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N6-Methylation of adenosine is the most ubiquitous and abundant modification of nucleoside in eukaryotic mRNA and long non-coding RNA. This modification plays an essential role in the regulation of mRNA translation and RNA metabolism. Recently, human AlkB homolog 5 (Alkbh5) and fat mass- and obesity-associated protein (FTO) were shown to erase this methyl modification on mRNA. Here, we report five high resolution crystal structures of the catalytic core of Alkbh5 in complex with different ligands. Compared with other AlkB proteins, Alkbh5 displays several unique structural features on top of the conserved double-stranded β-helix fold typical of this protein family. Among the unique features, a distinct “lid” region of Alkbh5 plays a vital role in substrate recognition and catalysis. An unexpected disulfide bond between Cys-230 and Cys-267 is crucial for the selective binding of Alkbh5 to single-stranded RNA/DNA by bringing a “flipping” motif toward the central β-helix fold. We generated a substrate binding model of Alkbh5 based on a demethylation activity assay of several structure-guided site-directed mutants. Crystallographic and biochemical studies using various analogs of α-ketoglutarate revealed that the active site cavity of Alkbh5 is much smaller than that of FTO and preferentially binds small molecule inhibitors. Taken together, our findings provide a structural basis for understanding the substrate recognition specificity of Alkbh5 and offer a foundation for selective drug design against AlkB members.
Over 100 post-transcriptional modifications have been identified in different types of RNA, including rRNA, tRNA, mRNA, and snRNA (1). N6-Methyladenosine (m6A)3 is the most prevalent and abundant internal methylated nucleoside in mammalian mRNA and is also found in the RNA of plants and viruses (2, 3). Mapping of m6A in human and mouse RNA identified that m6A modification happens mainly within the consensus sequence (G/A)(G/A)m6AC(A/C/U) in a non-stoichiometric manner with only three to five m6A sites observed per mRNA molecule (4,–6). m6A sites are enriched near stop codons and in the 3′-UTR of mRNA (5, 6). As a result, scientific interest in the m6A modification has increased. The m6A modification is predicted to be involved in various pathways of RNA metabolism and to play a vital role in the regulation of gene expression (5, 6). Similar to DNA and protein modifications, the m6A methylation is reversible and can be temporally and spatially regulated by methyltransferases and demethylases (7, 8).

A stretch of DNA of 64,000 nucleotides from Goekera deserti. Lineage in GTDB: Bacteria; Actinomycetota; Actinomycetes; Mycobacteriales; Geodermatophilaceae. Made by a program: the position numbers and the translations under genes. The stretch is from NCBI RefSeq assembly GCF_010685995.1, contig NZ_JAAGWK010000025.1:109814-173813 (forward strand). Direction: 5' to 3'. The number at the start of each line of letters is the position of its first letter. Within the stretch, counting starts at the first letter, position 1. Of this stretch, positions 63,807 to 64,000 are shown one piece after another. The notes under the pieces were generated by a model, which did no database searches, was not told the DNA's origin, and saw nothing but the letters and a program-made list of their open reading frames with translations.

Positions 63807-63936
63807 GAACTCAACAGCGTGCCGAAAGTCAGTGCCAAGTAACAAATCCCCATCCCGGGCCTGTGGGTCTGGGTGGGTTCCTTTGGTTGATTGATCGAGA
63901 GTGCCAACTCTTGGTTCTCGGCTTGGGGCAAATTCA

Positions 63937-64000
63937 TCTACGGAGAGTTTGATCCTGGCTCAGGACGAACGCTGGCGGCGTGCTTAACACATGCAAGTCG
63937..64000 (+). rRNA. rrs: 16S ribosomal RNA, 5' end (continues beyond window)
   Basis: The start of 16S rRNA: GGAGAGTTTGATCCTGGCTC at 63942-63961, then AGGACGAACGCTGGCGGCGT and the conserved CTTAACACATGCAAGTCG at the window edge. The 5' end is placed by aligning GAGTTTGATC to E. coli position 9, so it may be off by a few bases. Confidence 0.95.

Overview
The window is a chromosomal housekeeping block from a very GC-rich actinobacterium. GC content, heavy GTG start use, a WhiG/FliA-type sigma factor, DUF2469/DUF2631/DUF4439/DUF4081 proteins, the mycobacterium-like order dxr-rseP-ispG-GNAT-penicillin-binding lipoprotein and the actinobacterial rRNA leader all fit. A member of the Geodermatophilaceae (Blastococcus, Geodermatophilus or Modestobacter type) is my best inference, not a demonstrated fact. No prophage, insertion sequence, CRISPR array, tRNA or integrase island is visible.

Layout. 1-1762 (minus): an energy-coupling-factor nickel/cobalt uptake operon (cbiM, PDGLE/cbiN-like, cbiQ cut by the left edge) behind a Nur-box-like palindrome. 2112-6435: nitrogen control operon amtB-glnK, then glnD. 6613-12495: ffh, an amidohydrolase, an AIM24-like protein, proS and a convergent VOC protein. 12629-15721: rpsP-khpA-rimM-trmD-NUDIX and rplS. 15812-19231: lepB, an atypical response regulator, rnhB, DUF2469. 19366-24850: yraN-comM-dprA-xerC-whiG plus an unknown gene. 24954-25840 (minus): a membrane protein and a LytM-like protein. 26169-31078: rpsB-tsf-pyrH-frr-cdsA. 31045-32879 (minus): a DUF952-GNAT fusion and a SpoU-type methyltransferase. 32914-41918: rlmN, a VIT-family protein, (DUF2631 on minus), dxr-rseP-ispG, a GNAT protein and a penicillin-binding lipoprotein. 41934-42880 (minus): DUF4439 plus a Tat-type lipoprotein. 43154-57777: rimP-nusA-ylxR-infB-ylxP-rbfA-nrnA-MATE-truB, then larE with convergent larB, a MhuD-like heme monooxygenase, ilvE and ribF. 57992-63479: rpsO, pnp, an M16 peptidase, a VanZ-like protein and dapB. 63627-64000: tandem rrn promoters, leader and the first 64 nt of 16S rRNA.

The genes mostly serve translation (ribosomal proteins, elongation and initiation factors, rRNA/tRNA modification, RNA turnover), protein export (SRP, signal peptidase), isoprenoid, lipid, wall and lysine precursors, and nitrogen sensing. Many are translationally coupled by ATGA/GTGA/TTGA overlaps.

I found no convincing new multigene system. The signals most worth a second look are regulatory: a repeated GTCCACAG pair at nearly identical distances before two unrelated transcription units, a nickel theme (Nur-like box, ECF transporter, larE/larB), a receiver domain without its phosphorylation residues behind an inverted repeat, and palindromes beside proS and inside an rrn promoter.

Alkbh5 belongs to the conserved AlkB family of non-heme Fe(II)/α-KG-dependent dioxygenases (9, 10) that repair N-alkylated nucleobases by oxidative demethylation. The Escherichia coli AlkB has been shown to restore 3-meC, 1-meA, 3-meT, 1-meG, and other lesions in DNA and RNA (11, 12). The human genome encodes nine AlkB homologs (Alkbh1–8 and FTO). Alkbh1 is a mitochondrial protein that demethylates 3-meC in both RNA and DNA (13). Alkbh2 and Alkbh3 share the same repair activities as AlkB, but Alkbh3 and AlkB prefer ssDNA and ssRNA substrates, whereas Alkbh2 prefers dsDNA (14,–16). Alkbh8 catalyzes the hydroxylation of hypermodified wobble uridines in tRNA that are associated with bladder cancer invasion (17). FTO was initially shown to demethylate 3-methylthymine and 3-methyluracil in synthetic ssDNA and ssRNA (18, 19). Structural studies have confirmed that FTO selects against double-stranded nucleic acids (20). Furthermore, FTO was recently shown to exhibit high demethylation activity toward m6A, confirming that ssRNA-containing m6A is the preferred substrate of this enzyme (21).
Alkbh5 is a direct transcriptional target of hypoxia inducible factor-1 and is induced by hypoxia in a range of cell types (22). The expression of Alkbh5 can be negatively regulated by PRMT7 (23). A proteome study revealed that Alkbh5 binds preferentially toward the distal 5′ regions of the coding sequences (24). Although Alkbh5 has been known for many years, the substrate and function of this enzyme remained elusive until recently. Zheng et al. (25) demonstrated that Alkbh5 is the second mammalian RNA demethylase that removes the m6A modification both in vitro and in vivo. This study showed that Alkbh5 co-localizes with nuclear speckles, which are involved in the assembly of mRNA-processing factors. Alkbh5-mediated demethylation of mRNA significantly affects nuclear mRNA export and RNA metabolism. Alkbh5 demethylation activity was also shown to regulate spermatogenesis and apoptosis in mouse testes. The study also thoroughly characterized the enzyme activity of Alkbh5, which shows a preference for single-stranded oligos with a selective bias toward m6A within the consensus sequence (25).
Given the striking biological role of Alkbh5 as an m6A RNA demethylase, it is of considerable scientific interest to elucidate the molecular mechanism underlying Alkbh5 demethylation activity. To this end, we determined five crystal structures of the human Alkbh5 catalytic core in complex with citrate and acetate, Mn2+, and Mn2+ with ligand α-KG, N-oxalylglycine (NOG), or pyridine 2,4-dicarboxylate (PDCA). Structure comparison with AlkB homologs and activity analysis of site-directed mutants were also carried out and provided insights into the distinct substrate preference of Alkbh5 and selective inhibitor design.